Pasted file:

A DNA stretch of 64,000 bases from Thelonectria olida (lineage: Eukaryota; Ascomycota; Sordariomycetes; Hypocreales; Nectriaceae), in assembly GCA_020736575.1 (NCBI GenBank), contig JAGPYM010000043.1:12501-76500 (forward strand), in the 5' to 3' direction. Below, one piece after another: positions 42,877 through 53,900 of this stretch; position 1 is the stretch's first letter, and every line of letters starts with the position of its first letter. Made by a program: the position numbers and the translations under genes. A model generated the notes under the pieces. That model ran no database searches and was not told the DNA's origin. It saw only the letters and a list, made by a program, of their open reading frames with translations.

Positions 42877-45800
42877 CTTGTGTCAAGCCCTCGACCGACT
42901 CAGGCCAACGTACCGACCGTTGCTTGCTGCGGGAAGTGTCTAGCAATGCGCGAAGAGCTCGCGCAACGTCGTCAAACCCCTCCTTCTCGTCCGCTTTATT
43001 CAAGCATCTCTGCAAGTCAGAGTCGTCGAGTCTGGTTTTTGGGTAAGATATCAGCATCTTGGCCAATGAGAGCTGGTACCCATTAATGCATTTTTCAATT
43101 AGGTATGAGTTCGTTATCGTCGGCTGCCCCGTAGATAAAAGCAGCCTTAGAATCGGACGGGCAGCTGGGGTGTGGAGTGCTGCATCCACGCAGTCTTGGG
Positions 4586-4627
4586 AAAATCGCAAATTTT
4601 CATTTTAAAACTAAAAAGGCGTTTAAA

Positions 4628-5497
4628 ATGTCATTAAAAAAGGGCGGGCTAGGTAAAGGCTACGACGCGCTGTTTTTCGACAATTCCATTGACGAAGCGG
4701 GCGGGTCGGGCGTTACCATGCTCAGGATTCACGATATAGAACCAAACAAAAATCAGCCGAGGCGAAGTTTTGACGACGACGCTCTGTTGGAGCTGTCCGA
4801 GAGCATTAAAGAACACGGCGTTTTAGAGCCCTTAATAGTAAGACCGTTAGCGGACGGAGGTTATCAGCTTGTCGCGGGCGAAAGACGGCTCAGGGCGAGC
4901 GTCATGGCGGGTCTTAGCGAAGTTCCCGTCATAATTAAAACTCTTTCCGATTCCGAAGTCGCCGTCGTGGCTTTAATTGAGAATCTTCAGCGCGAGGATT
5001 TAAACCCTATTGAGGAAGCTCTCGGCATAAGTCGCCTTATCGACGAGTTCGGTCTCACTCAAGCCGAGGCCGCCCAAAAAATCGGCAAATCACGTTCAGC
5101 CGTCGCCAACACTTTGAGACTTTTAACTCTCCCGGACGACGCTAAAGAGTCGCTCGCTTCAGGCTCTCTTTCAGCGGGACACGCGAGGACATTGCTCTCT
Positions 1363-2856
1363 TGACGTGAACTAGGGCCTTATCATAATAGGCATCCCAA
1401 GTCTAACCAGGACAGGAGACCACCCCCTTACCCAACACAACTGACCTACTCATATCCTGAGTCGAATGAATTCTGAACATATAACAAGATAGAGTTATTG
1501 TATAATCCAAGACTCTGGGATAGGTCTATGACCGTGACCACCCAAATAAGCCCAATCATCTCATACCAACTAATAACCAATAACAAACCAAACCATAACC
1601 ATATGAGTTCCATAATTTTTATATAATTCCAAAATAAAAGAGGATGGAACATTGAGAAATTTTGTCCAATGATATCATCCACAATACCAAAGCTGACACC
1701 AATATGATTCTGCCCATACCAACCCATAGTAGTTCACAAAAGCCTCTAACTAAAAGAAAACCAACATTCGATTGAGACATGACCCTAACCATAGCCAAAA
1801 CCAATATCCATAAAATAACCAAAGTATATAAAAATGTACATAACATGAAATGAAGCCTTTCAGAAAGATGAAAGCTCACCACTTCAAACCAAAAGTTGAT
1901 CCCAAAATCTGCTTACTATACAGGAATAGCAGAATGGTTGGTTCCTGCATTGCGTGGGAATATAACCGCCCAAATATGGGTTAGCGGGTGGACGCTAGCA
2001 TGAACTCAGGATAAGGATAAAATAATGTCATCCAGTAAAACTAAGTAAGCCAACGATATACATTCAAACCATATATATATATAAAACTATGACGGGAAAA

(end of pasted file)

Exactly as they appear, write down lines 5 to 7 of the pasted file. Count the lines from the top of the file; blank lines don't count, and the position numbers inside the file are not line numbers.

43001 CAAGCATCTCTGCAAGTCAGAGTCGTCGAGTCTGGTTTTTGGGTAAGATATCAGCATCTTGGCCAATGAGAGCTGGTACCCATTAATGCATTTTTCAATT
43101 AGGTATGAGTTCGTTATCGTCGGCTGCCCCGTAGATAAAAGCAGCCTTAGAATCGGACGGGCAGCTGGGGTGTGGAGTGCTGCATCCACGCAGTCTTGGG
Positions 4586-4627